I?m With the Band

It?s the annual wedding season, so what better time to explore
the mysterious origins of the wedding band. Some 4,800 years ago,
Egyptians twisted plants such as hemp into rings that were meant to
represent immortal love and the supernatural. The Romans opted for
wedding bands made of iron. ?For Roman women, bands signified a
binding legal agreement of ownership by their husbands, who
regarded rings as tokens of purchase,? writes Nita Rao in The
Village Voice
. Both Romans and Egyptians were aware of the
vena amoris, or the love vein on the fourth finger, which serves as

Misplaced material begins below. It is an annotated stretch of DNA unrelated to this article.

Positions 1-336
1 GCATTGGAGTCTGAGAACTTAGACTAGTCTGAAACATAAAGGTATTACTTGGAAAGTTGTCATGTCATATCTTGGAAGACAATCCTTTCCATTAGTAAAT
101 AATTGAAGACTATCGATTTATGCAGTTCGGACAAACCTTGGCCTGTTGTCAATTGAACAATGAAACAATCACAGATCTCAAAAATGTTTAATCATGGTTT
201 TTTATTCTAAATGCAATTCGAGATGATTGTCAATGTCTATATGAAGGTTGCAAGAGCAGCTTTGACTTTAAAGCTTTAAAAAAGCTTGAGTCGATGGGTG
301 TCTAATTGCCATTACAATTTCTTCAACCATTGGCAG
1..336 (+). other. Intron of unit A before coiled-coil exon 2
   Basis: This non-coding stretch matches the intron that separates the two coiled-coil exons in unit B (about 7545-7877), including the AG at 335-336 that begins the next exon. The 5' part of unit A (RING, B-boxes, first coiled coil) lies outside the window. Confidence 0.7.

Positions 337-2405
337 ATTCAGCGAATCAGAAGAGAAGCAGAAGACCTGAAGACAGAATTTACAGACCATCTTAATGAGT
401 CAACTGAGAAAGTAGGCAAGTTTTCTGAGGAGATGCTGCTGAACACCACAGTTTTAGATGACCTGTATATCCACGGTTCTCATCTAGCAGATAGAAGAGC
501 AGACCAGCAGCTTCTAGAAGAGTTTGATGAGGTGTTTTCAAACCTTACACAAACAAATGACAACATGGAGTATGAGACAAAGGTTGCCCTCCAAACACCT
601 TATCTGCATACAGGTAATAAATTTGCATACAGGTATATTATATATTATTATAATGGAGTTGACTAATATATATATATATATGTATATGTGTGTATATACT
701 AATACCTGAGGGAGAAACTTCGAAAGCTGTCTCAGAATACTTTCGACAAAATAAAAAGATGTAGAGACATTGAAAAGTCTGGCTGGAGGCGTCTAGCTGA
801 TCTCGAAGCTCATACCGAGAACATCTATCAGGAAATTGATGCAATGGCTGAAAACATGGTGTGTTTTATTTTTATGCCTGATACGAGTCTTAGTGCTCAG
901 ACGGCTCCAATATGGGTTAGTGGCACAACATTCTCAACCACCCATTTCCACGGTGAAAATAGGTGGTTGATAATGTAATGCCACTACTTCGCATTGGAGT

a direct love line to the heart. And though later versions of the
wedding ring, which showed up 2,000 years ago in China and during
the Renaissance in Europe, may have varied stylistically, the
general idea stayed the same. Anyone in the market today for a
wedding ring will likely be looking at platinum or colorful ruby
and sapphires, but less traditional ways of advertising your
marital status can be worn as a tattoo, a gum wrapper, or whatever
gets the message across.
?Nick Garafola

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I?m With
the Band

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